I like the idea of being nestled between two warm hairy humps in the freezing cold... And HOW much could one of these cute little fellows eat? I'm sure it would haul anything I wanted it to....  Most of those modern Camel saddles come with a trunk or cargo area.  :yes:

 

I wonder if the two humpers get better mileage than the single humpers?  :unsure:

 

So, yeah, I choose the Hybrid Bactrian Camel as my person survival animal. Hands down over the competition.

 

I don't like the idea of killing an animal that helps me, so I'd buy a couple, let them breed, and then just get used to drinking Camel Milk....   it's got protein, fat and carbs in it, and it would sustain me thru the hard times. Maybe you could even make camel milk cheese, who knows?  :yes:

 

Eggs, Milk, and cheese have sustained many throughout the ages without taking the lives of the animals that help them.  :arigato:

 

I'd get me some chickens, and a couple of camels (and I'm sure the camels wouldn't mind hauling the chickens around if need be,)  :whistle:

 

 

 

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The camel is definitely a good choice. :arigato:  Camels can go for days without food or water.  You can only ride a horse for about half a day before water becomes a concern.  Camels can carry more weight than a horse. You don't have to shoe a camel. 

 

I also read where training large animals can be a very daunting task.  How long does it take to train a horse to be able to ride it or to fit it to a wagon?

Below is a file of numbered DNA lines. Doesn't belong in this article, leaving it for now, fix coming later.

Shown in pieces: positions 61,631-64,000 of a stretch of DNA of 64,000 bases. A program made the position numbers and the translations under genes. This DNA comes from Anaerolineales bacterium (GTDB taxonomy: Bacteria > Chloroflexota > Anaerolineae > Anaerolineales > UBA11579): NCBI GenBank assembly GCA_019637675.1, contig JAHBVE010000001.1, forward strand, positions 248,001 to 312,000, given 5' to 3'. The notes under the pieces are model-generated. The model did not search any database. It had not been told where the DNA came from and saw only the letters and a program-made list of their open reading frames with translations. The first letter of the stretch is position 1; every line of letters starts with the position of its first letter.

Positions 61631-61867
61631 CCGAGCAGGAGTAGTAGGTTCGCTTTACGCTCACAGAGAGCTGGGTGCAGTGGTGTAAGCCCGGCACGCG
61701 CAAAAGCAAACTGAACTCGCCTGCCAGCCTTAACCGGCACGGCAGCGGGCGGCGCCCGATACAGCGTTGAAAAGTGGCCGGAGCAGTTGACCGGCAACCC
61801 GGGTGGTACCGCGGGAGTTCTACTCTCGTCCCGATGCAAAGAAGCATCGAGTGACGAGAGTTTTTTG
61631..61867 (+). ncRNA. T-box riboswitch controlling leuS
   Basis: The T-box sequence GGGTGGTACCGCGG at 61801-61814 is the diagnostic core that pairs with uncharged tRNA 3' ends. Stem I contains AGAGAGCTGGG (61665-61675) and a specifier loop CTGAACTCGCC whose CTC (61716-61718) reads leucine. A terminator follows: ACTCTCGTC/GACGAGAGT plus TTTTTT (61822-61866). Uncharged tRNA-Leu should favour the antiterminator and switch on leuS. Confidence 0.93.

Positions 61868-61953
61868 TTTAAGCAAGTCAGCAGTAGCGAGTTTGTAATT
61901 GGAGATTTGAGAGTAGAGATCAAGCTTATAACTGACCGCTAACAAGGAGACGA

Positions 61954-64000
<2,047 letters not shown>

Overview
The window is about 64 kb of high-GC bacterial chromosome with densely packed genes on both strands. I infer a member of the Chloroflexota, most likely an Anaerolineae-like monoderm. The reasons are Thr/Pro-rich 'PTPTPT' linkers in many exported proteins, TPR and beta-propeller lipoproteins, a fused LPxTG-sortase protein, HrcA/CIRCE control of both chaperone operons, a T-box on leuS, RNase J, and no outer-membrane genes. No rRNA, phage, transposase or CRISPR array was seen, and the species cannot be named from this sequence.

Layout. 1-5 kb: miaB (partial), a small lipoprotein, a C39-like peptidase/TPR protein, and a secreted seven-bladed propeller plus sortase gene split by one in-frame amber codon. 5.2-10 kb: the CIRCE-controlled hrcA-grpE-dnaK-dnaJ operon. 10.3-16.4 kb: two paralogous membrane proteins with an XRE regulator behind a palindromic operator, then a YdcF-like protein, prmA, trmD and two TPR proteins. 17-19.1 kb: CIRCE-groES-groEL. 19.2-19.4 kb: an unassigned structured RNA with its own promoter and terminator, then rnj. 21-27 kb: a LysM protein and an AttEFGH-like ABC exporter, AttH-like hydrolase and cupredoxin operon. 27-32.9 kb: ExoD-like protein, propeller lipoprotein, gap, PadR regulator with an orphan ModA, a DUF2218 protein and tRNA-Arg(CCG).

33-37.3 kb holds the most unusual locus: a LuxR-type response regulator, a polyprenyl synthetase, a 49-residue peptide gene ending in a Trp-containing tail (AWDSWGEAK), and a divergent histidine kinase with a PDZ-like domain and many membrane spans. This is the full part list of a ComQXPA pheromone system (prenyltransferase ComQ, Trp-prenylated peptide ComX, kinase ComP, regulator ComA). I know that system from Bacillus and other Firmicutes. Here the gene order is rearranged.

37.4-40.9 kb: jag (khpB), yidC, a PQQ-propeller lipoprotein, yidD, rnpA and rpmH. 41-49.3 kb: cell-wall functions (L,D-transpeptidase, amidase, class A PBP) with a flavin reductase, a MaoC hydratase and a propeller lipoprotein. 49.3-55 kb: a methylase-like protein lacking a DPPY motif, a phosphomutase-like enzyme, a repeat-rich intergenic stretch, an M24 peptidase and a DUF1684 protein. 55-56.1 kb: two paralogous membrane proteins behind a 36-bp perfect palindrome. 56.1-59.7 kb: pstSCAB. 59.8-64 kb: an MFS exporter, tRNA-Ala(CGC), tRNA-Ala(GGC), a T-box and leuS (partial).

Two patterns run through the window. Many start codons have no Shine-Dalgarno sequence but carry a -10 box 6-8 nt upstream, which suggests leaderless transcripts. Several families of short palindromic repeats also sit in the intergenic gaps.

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I live on a farm and we have LLamas, goats, cattle and chickerns. One thing that needs to be considered is if you plan to keep livestock for a survival situation. You will need a large supply of food for the live stock. It will suprise you just what  chickens alone can put away in a day. My pick would be the llama due to the fact that it can be a pack animal, watch animal and food if need be. They are a lot like a goat in the fact that they can eat about anything which means they dont need a large amount of grain to survive. They have been using llamas for trekking in the appalachians for a while now and of course they are the pack animal of choice for expidetions going to Everest.

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Every try riding one of the llamas KW?  I doubt a llama could carry a average size person very far.  But you put a cart behind it I bet they can go like heck. scared011.gif

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I like the idea of being nestled between two warm hairy humps in the freezing cold...

 

I thought she said hunks.  :unsure:

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I live on a farm and we have LLamas, goats, cattle and chickerns. One thing that needs to be considered is if you plan to keep livestock for a survival situation. You will need a large supply of food for the live stock. It will suprise you just what  chickens alone can put away in a day. My pick would be the llama due to the fact that it can be a pack animal, watch animal and food if need be. They are a lot like a goat in the fact that they can eat about anything which means they dont need a large amount of grain to survive. They have been using llamas for trekking in the appalachians for a while now and of course they are the pack animal of choice for expidetions going to Everest.

I aslo agree on the Lama.  Some farmers in my area use them to guard the sheep from predators.  They call them "Guard Lamas"